Tecnopolítica: la potencia de las multitudes conectadas. El sistema red 15M, un nuevo paradigma de la política distribuida [Technopolitics: the potential of connected multitudes. The network system 15M, a new paradigm of distributed politics] (Javier Toret, @Datanalysis15m, Antonio Calleja, Óscar Marín Miró, Pablo Aragón, Miguel Aguilera, Alberto Lumbreras, Xabier Barandiaran, 2013).
So far, reviewing these texts has involved Nvivo, desk research and discussion. This will then lead to another video piece exploring the concepts and tecnopolitical researcher-activist networks in the Decidim ecosystem. I am currently developing and writing about this in both Spanish and English. La Colmena will be publicly available soon, and I also hope to share some of the more detailed writing about the texts in both Spanish and English so that it is accessible to the Decidim community.
I settled on “collective intelligence” as the central concept for my PhD as it was the most tangible, evocative and commonly used idea in the set of concepts and theories I had been exploring for many years. I had started with more of a focus on distributed knowledge, decentralised action and emergence, investigating parallels between online life and social movement ways of being, including parallels between artificial intelligence and social movement knowledge, and the double-sidedness of terms like “open” which can mean both being ‘open to connecting with others’, and also ‘open to exploitation and attack’. However, this set of ideas could easily become very abstract despite the fact that “decentralised modalities” were becoming ever more noticeable, from the blockchains in cryptocurrencies, to autonomous affinity group activist strategies, to assembly decision making in public squares, to increasingly ubiquitous social media.
“Collective intelligence” is a way of understanding decentralised systems and emergence, which speaks to both human-centred collectivity as well as the artificial intelligence shaping online and offline life. It is a much more accessible idea than many of the other terms in the area, giving readers a more familiar entry point into the research, and I am systematising the wider set of concepts into a navigable form which may be structured as a map, interactive hypertext and/or a thesaurus. Some of the more familiar “collective intelligence” ideas are outlined in the following paragraph, which I have selected to show how the PhD project may be connected to ideas, experiences and commitments which you are already engaged in (Beck, 2018; Daily Mail Comment, 2018; Halpin, 2012; Marx, 1939; Mouffe, 2013; Nagle, 2017; Notes From Nowhere, 2003; Reddit, 2018; Rheingold, 2002; Rondfeldt et al, 1998; Smith, 1759; Surowiecki, 2005).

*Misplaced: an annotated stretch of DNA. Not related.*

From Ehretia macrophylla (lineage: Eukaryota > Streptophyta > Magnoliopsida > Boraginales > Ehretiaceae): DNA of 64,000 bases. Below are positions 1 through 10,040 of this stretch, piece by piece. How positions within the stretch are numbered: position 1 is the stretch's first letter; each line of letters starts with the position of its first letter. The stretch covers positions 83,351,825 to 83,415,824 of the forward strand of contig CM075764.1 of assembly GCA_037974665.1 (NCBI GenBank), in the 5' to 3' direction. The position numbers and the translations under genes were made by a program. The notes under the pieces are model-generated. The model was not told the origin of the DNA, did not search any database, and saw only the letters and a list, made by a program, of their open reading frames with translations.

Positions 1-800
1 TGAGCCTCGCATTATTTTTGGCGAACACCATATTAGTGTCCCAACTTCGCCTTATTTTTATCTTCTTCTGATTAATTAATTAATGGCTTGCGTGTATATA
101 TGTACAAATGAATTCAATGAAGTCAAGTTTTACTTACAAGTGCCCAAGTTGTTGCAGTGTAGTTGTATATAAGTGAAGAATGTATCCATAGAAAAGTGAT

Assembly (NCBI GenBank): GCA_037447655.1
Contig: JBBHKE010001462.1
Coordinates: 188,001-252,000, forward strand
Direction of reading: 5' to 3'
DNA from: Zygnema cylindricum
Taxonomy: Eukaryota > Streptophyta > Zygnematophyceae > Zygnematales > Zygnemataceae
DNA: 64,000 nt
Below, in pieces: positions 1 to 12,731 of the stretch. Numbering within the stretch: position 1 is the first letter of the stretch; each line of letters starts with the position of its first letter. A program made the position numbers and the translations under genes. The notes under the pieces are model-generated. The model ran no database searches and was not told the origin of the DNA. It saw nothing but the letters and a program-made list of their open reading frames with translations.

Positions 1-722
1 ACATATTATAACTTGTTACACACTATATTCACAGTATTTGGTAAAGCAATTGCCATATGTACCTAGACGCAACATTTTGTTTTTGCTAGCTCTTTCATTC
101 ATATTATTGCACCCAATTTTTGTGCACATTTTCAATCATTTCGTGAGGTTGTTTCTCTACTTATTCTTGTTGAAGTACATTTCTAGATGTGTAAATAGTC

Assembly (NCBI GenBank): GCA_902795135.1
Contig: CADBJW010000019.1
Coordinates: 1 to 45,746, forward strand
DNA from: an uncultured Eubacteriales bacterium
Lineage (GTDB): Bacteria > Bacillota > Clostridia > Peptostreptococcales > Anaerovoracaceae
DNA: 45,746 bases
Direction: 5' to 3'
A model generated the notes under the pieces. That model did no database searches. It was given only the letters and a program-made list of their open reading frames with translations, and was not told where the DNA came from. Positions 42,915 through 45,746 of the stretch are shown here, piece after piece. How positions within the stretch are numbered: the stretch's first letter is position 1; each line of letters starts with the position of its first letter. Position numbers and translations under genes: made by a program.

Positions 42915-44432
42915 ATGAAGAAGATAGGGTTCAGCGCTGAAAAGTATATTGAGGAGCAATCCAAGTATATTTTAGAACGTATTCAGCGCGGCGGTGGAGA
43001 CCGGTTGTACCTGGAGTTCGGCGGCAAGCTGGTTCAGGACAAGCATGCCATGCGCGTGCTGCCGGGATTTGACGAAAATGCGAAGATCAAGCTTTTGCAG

Concepts in Action
In everyday online life, “collective intelligence” surfaces in Wikipedia’s “wisdom of the crowd”, and it is common to see people turning to their “hive mind” on social media to work out anything from where to buy food, how to learn a new app for their phone, to what political party to vote for. In political life, manifestations of collective intelligence abound, with both empowering and regressive connotations: from the “swarm intelligence” of the Zapatista uprising and alter-globalisation movements around the turn of millennium, to “smart mobs” turning up for a coordinated action, to “troll-” and “bot-armies”, to the “General Intellect” of Marx, and the free-market’s “invisible hand”. There is a cluster of related terms that are active in a populist imaginary, many of which I have identified in Brexit Britain: migrant swarms, the Will of the People, the mob, the National Popular Will. Linking both Brexit and Trump contexts, Cambridge Analytica whistle-blower Christopher Wylie stated that social media manipulation threatens the “psychology of an entire nation” – pointing to the “collective mind” in play, and the way it is threatened as well as potentialised in open digital space (Wylie, 2019).
Barcelona is the place where I have seen “collective intelligence” used most substantially and most positively by a wide range of actors, and it is a key idea in the current Barcelona City Plan which aims to mobilise technological potential to make city structures more “porous” to people living in the area, thereby nurturing citizen engagement and participation. Decidim already engages in practical problem-solving for issues such the existence of fake accounts (/bots), and governance communities are nurtured to defend meaning and values within these politically ambiguous technologies (Metadecidim, 2019). As my PhD is part of an Ibero-Latin American programme, and I wanted to keep a constructive applied approach for my research, I selected Barcelona as the site of my main PhD fieldwork.
The Research Workbench
Working ideas on the research workbench: